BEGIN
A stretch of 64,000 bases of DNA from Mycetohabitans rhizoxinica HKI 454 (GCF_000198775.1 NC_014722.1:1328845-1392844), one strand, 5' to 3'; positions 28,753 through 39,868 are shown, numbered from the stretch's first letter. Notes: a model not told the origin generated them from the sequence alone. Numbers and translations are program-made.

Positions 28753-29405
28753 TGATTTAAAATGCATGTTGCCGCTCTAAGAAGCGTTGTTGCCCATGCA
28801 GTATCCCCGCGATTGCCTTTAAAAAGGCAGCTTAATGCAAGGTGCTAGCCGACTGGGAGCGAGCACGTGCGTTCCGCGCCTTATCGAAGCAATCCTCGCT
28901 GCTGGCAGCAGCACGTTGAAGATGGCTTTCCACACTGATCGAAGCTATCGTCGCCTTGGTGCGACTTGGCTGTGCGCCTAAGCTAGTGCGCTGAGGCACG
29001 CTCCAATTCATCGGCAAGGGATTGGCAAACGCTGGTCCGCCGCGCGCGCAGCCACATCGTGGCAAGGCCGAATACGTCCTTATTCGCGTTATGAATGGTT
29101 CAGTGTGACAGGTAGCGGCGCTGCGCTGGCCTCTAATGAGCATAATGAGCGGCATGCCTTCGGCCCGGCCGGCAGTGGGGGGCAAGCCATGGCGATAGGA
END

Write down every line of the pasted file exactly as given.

A stretch of 64,000 bases of DNA from Mycetohabitans rhizoxinica HKI 454 (GCF_000198775.1 NC_014722.1:1328845-1392844), one strand, 5' to 3'; positions 28,753 through 39,868 are shown, numbered from the stretch's first letter. Notes: a model not told the origin generated them from the sequence alone. Numbers and translations are program-made.

Positions 28753-29405
28753 TGATTTAAAATGCATGTTGCCGCTCTAAGAAGCGTTGTTGCCCATGCA
28801 GTATCCCCGCGATTGCCTTTAAAAAGGCAGCTTAATGCAAGGTGCTAGCCGACTGGGAGCGAGCACGTGCGTTCCGCGCCTTATCGAAGCAATCCTCGCT
28901 GCTGGCAGCAGCACGTTGAAGATGGCTTTCCACACTGATCGAAGCTATCGTCGCCTTGGTGCGACTTGGCTGTGCGCCTAAGCTAGTGCGCTGAGGCACG
29001 CTCCAATTCATCGGCAAGGGATTGGCAAACGCTGGTCCGCCGCGCGCGCAGCCACATCGTGGCAAGGCCGAATACGTCCTTATTCGCGTTATGAATGGTT
29101 CAGTGTGACAGGTAGCGGCGCTGCGCTGGCCTCTAATGAGCATAATGAGCGGCATGCCTTCGGCCCGGCCGGCAGTGGGGGGCAAGCCATGGCGATAGGA